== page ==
Governor Orval Faubus signed the resolution on March 4, 1963, restoring “Arkansas” to its former status. On October 5, 1963, Secretary of State Kelly Bryant hosted a reception for Barnett at the capitol, at which the songwriter autographed copies of the sheet music, which would be distributed free to the public upon request.
No serious challenge to the status of “Arkansas” was mounted until 1971, when the state Senate voted to designate “Arkansas Waltz” by Bill Urfer of Heber Springs (Cleburne County) and Cletus Jones of Benton (Saline County) as the official state waltz. The song extolled Arkansas’s scenery, its agriculture, and even the athletic prowess of its flagship college teams:
Your teams win almost every game
Those Hogs and Indians are hard to tame
When you hear the call they’ve got the ball
The House did not follow suit in endorsing the song, and the Senate passed a solo resolution, which served as an expression of sentiment with no legal standing.
In 1985, another challenge to Barnett’s anthem was mounted. In February, state Representative Robert “Sody” Arnold of Arkadelphia introduced House Bill 824, which would replace Barnett’s song with another composition, also titled “Arkansas,” written by Billie Francis Taylor and Keith Hays. Arnold claimed that few Arkansans knew the words to Barnett’s “obscure but official” anthem; he noted that the only time he remembered hearing it was during an impromptu performance in the House chamber by the late Representative William Thompson of Marked Tree (Poinsett County). Ultimately, Arnold took steps to end the consideration of his bill after learning that Barnett’s daughter, Martha Fors of Little Rock (Pulaski County), had cried upon learning that her mother’s song might be scrapped.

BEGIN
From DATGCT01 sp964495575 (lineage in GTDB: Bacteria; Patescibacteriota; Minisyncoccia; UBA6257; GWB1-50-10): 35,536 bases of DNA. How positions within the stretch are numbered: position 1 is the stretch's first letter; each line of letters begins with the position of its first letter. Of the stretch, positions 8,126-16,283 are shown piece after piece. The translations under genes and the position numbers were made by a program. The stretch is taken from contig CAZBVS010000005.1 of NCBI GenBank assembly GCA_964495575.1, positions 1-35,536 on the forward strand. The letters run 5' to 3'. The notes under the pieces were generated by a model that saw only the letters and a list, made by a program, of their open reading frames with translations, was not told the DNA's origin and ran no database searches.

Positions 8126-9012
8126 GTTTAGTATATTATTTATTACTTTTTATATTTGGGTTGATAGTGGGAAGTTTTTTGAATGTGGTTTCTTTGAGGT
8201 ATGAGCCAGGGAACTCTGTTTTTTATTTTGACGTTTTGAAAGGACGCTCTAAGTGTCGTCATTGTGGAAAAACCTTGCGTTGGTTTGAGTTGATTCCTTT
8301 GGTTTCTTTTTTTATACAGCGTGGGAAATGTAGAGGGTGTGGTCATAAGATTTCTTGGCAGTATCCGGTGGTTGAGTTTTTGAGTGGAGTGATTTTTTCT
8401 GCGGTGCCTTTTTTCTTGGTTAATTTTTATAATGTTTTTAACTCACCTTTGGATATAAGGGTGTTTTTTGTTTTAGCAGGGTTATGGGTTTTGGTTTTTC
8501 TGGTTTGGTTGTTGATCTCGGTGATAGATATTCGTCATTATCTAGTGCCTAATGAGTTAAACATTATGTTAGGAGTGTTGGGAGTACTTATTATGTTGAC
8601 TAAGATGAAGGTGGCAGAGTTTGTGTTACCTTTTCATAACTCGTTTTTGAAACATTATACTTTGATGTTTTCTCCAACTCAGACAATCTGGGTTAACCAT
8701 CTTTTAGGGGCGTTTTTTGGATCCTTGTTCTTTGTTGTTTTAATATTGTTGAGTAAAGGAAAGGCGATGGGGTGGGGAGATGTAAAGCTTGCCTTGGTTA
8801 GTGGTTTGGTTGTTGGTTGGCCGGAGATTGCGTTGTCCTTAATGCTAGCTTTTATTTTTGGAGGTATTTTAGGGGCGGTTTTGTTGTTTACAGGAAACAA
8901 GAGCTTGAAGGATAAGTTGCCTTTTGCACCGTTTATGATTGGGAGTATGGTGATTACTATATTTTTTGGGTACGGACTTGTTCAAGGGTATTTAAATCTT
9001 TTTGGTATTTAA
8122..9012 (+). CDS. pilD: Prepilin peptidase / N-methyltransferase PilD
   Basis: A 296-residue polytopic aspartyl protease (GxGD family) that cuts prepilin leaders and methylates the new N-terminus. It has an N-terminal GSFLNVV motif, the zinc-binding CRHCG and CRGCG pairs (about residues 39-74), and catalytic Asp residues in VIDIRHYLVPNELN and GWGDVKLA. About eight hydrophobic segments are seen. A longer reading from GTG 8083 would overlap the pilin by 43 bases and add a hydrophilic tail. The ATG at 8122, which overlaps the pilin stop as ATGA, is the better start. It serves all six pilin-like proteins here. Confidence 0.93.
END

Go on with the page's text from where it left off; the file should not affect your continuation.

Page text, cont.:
Arkansas celebrated its sesquicentennial throughout 1986, and several songs honoring the state debuted; two attracted general popularity: “Oh, Arkansas,” written by Little Rock musician Terry Rose and veteran Chicago-based songwriters Gary Klaff and Mark Weinstein, and “Arkansas (You Run Deep in Me),” by Nashville, Tennessee, songwriter and Mallet Town (Conway County) native Wayland Holyfield. Arkansas Power and Light Company (AP&L) commissioned Holyfield to write and perform the song. He termed the assignment “the toughest challenge I think I’ve ever had,” adding that he did not want it to be a travelogue or an anthem; to record it, he assembled a group of musicians with Arkansas roots. AP&L presented the song to the state in a ceremony on the Arkansas State Capitol steps on January 24, 1986. “Oh, Arkansas” was widely performed throughout the sesquicentennial year by Rose, a regionally popular performer; it was also performed and championed by Little Rock television personality Ned Perme.
The popularity of the two songs, which rested in some respects upon their modernity, encouraged state Representative Bill Stephens of Conway (Faulkner County) to introduce a resolution in the 1987 legislative session designating both compositions official state songs while reserving for Barnett’s “Arkansas” the honorific of official state anthem. An additional measure designated the revamped “The Arkansas Traveler” the official historic song. The resolution’s sponsor, Bob Fairchild of Fayetteville (Washington County), declined to sing the song, claiming tone deafness; the Arkansas Gazette reported that Representative Pat Flanagin of Forrest City (St. Francis County) voted against the measure, claiming that the state “was loaded up with songs.”
Today, the Secretary of State’s Office offers the lyrics to all four official state songs on its website, as well as in packets of materials distributed annually to grade school classes across the state. The office receives fifty to 100 requests per year for copies of the printed music to one or all of the songs, usually from school choirs or civic groups.
For additional information:
Bristow, Michael Jamieson, ed. State Songs of America. Westport, CT: Greenwood Press, 2000.
Hladczuk, John, and Sharon Schneider Hladczuk. State Songs: Anthems and Their Origins. Lanham, MD: Scarecrow Press, 2000.
Shearer, Benjamin F., and Barbara S. Shearer. State Names, Seals, Flags, and Symbols: An Historical Guide. Westport, CT: Greenwood Press, 2002.
Ware, David. It’s Official! The Real Stories behind Arkansas’s State Symbols. 2nd ed. Little Rock: Butler Center Books, 2017.
Arkansas Secretary of State’s Office